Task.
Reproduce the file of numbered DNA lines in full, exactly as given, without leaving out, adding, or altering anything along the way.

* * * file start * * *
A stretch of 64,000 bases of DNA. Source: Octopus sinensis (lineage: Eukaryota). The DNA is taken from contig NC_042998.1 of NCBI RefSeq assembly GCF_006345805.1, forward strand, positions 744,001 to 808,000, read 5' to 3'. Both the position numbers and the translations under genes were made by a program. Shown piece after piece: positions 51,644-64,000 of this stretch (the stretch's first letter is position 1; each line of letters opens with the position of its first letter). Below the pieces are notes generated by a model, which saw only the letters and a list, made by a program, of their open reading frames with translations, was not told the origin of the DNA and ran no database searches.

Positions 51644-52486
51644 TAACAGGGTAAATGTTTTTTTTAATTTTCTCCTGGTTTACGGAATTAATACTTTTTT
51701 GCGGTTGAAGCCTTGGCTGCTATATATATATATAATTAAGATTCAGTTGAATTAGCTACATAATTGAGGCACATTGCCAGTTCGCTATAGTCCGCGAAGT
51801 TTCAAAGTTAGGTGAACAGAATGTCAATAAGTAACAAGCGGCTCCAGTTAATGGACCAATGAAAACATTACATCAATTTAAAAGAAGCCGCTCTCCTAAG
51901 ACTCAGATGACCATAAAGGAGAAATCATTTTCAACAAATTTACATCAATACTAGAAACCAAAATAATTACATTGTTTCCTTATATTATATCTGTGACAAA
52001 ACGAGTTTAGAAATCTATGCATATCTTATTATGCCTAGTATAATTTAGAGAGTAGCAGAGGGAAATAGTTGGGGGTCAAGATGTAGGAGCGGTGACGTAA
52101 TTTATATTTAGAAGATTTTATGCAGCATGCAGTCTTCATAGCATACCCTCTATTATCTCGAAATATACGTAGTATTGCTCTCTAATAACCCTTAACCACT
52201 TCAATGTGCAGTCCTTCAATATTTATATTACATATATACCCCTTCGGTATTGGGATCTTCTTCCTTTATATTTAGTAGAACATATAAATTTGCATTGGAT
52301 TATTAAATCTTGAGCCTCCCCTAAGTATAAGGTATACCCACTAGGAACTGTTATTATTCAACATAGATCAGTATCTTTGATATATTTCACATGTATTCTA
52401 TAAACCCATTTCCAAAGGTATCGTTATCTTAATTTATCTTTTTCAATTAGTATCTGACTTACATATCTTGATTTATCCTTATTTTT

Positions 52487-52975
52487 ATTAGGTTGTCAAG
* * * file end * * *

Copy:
A stretch of 64,000 bases of DNA. Source: Octopus sinensis (lineage: Eukaryota). The DNA is taken from contig NC_042998.1 of NCBI RefSeq assembly GCF_006345805.1, forward strand, positions 744,001 to 808,000, read 5' to 3'. Both the position numbers and the translations under genes were made by a program. Shown piece after piece: positions 51,644-64,000 of this stretch (the stretch's first letter is position 1; each line of letters opens with the position of its first letter). Below the pieces are notes generated by a model, which saw only the letters and a list, made by a program, of their open reading frames with translations, was not told the origin of the DNA and ran no database searches.

Positions 51644-52486
51644 TAACAGGGTAAATGTTTTTTTTAATTTTCTCCTGGTTTACGGAATTAATACTTTTTT
51701 GCGGTTGAAGCCTTGGCTGCTATATATATATATAATTAAGATTCAGTTGAATTAGCTACATAATTGAGGCACATTGCCAGTTCGCTATAGTCCGCGAAGT
51801 TTCAAAGTTAGGTGAACAGAATGTCAATAAGTAACAAGCGGCTCCAGTTAATGGACCAATGAAAACATTACATCAATTTAAAAGAAGCCGCTCTCCTAAG
51901 ACTCAGATGACCATAAAGGAGAAATCATTTTCAACAAATTTACATCAATACTAGAAACCAAAATAATTACATTGTTTCCTTATATTATATCTGTGACAAA
52001 ACGAGTTTAGAAATCTATGCATATCTTATTATGCCTAGTATAATTTAGAGAGTAGCAGAGGGAAATAGTTGGGGGTCAAGATGTAGGAGCGGTGACGTAA
52101 TTTATATTTAGAAGATTTTATGCAGCATGCAGTCTTCATAGCATACCCTCTATTATCTCGAAATATACGTAGTATTGCTCTCTAATAACCCTTAACCACT
52201 TCAATGTGCAGTCCTTCAATATTTATATTACATATATACCCCTTCGGTATTGGGATCTTCTTCCTTTATATTTAGTAGAACATATAAATTTGCATTGGAT
52301 TATTAAATCTTGAGCCTCCCCTAAGTATAAGGTATACCCACTAGGAACTGTTATTATTCAACATAGATCAGTATCTTTGATATATTTCACATGTATTCTA
52401 TAAACCCATTTCCAAAGGTATCGTTATCTTAATTTATCTTTTTCAATTAGTATCTGACTTACATATCTTGATTTATCCTTATTTTT

Positions 52487-52975
52487 ATTAGGTTGTCAAG